Local liquor retailer OK with new rules

John Vasslaki, owner of Last Call Liquor Mart, pours some ice in his beer cooler bins. Proposed changes to B.C. liquor policy allowing grocery stores to carry alcohol, also protect small retailers like him by retaining the one-kilometre exclusion zone.   - Western News file photo
John Vasslaki, owner of Last Call Liquor Mart, pours some ice in his beer cooler bins. Proposed changes to B.C. liquor policy allowing grocery stores to carry alcohol, also protect small retailers like him by retaining the one-kilometre exclusion zone.
— image credit: Western News file photo

It seems the province was listening to presentations made during the liquor review process.

Next year, shoppers in B.C. might be able to pick up a case of beer along with their groceries, thanks to planned changes to the province’s liquor policy announced last week.

And, satisfying at least some of the requests from the existing private liquor stores, the one-kilometre zone around existing liquor stores is to be maintained, preventing small stores from being overshadowed by larger grocery stores.

“During the B.C. Liquor Policy Review consultations, I heard that consumers want convenience and choice and the industry wants government to be flexible and promote an open, fair market - these changes address both of those calls,” said John Yap, parliamentary secretary for liquor policy reform in a press release.

According to the announcement, more work is needed to clearly define what qualifies as a grocery store but convenience stores will not be included and the current moratorium on the number of private liquor stores licences will remain in place.

Under one part of the model set out, qualifying grocery stores able to obtain a private liquor licence, either transferred into or sold to the store, will be able to develop a “store within a store” with a separate checkout to sell liquor products.

A second model will be flexible to accommodate Vintners Quality Alliance licences, as well as a limited number of new licences that sell VQA wine in grocery stores.

Under this model, VQA wine will be allowed to be sold off designated shelves within the store, and purchased at designated check-out tills.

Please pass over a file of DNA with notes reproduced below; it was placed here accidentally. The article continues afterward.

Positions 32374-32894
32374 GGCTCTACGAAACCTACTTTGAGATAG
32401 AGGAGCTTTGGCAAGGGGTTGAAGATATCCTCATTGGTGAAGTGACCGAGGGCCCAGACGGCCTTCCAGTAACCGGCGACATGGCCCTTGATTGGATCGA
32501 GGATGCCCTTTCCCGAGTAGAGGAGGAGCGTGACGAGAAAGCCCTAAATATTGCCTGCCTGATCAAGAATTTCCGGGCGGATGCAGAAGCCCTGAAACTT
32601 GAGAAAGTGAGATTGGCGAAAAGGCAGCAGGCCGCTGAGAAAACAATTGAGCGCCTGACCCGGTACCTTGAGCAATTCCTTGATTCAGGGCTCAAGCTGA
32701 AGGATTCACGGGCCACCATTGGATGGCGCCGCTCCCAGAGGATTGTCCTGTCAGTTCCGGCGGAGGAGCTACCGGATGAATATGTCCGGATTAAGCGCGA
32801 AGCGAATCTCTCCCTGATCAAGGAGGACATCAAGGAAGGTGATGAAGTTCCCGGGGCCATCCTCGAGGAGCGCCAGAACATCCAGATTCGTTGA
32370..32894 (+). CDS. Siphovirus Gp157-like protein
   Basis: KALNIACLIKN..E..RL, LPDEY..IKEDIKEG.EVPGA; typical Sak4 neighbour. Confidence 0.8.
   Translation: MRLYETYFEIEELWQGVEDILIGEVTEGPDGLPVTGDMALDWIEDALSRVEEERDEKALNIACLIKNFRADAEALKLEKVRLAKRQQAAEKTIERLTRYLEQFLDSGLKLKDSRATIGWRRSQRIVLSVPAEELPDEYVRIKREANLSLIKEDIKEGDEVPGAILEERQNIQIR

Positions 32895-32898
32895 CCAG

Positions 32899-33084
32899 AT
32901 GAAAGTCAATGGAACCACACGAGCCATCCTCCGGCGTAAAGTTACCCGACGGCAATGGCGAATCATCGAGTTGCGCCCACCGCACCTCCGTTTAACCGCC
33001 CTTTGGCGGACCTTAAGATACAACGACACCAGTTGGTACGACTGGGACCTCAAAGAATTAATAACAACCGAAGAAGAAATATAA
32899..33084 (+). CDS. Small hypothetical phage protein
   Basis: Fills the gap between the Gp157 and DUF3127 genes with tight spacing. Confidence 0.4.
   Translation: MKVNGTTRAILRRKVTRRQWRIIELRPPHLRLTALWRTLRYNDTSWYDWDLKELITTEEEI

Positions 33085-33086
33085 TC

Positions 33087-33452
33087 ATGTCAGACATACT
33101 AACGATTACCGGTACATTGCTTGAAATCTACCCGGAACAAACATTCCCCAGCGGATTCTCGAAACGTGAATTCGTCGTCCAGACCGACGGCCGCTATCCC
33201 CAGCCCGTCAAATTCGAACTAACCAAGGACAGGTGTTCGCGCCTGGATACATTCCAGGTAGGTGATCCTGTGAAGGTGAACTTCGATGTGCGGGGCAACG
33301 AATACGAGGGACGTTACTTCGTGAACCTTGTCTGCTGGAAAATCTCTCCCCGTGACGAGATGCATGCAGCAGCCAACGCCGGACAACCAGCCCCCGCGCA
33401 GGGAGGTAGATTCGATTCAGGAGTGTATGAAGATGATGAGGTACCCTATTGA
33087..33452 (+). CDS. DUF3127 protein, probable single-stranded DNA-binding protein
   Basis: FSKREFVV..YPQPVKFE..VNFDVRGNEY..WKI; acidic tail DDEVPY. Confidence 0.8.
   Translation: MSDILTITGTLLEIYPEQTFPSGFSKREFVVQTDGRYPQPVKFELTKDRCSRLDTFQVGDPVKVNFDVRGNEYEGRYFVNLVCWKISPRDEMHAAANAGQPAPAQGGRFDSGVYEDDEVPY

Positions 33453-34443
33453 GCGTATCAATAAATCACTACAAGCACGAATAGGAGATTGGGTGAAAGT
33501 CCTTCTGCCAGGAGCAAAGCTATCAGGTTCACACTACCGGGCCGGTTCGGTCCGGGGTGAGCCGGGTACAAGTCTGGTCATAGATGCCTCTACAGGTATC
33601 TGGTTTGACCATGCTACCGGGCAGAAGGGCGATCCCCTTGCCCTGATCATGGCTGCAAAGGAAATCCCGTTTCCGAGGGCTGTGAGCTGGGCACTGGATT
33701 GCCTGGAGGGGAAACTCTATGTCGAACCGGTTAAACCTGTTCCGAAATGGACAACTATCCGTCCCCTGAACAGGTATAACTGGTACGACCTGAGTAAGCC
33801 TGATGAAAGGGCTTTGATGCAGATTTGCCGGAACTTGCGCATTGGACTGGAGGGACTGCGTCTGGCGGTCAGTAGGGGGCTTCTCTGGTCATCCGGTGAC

Jeff Leonard, of the Government Street Liquor Store and Wine Shoppe, said the new rules shouldn’t hurt business at existing private liquor store, though he is waiting to see what the new regulations look like when the legislation is introduced.

“Until all the rules are laid out and it is finalized, it is still up in the air. I am absolutely happy they are keeping the one-kilometre zone in there,” said Leonard, who is concerned that though the regulation has been extended to include government liquor stores, VQA wine stores were not mentioned.

“I have been assured that was an oversight on their part, but we are still waiting for them to make it official. That could potentially affect my store,” said Leonard.

As it stands now, he explained,  the Penticton IGA across from his store could get a VQA license and start selling wine.

“That would be my only concern I need some clarification on,” said Leonard.

The recently inked trade deal with South Korea could also impact the marketing  and sale of Canadian wines.

The Canada-Korea Free Trade Agreement lifts a 15 per cent tariff on wine. South Korea is currently Canada’s fifth largest wine export market by value, account for exports of 37,000 litres last year, valued at $2.2 million.

Tariffs on icewines, which represent 96 per cent of that total, will be eliminated immediately the deal is ratified.

All import tariffs on other wines will be eliminated over a three-year period.

Over all, South Korea will remove duties on 98.2 per cent of its tariffs covering virtually all of Canada’s imports under the CKFTA.

Jacquie Carlson, general manager of Poplar Grove and vice-chair of the Naramata Bench Wineries Association, said small and medium-size wineries like theirs should benefit from the agreement.

“We are definitely starting to look at marketing our wines to Asia,” said Carlson, adding that they have already sent wine to China and Japan and had interest from export companies to the Philippines and Taiwan.

“It is definitely something that most wineries are considering.

If it means it is easier, it will be something we will consider as will,” said Carlson, explaining that what they have found is that Asian markets are looking for niche wineries.

“This markets the people that are catering to in those Asian countries are looking for luxury brand items and for high-quality wines.

“So I don’t see any reason why it wouldn’t be a benefit to us.”


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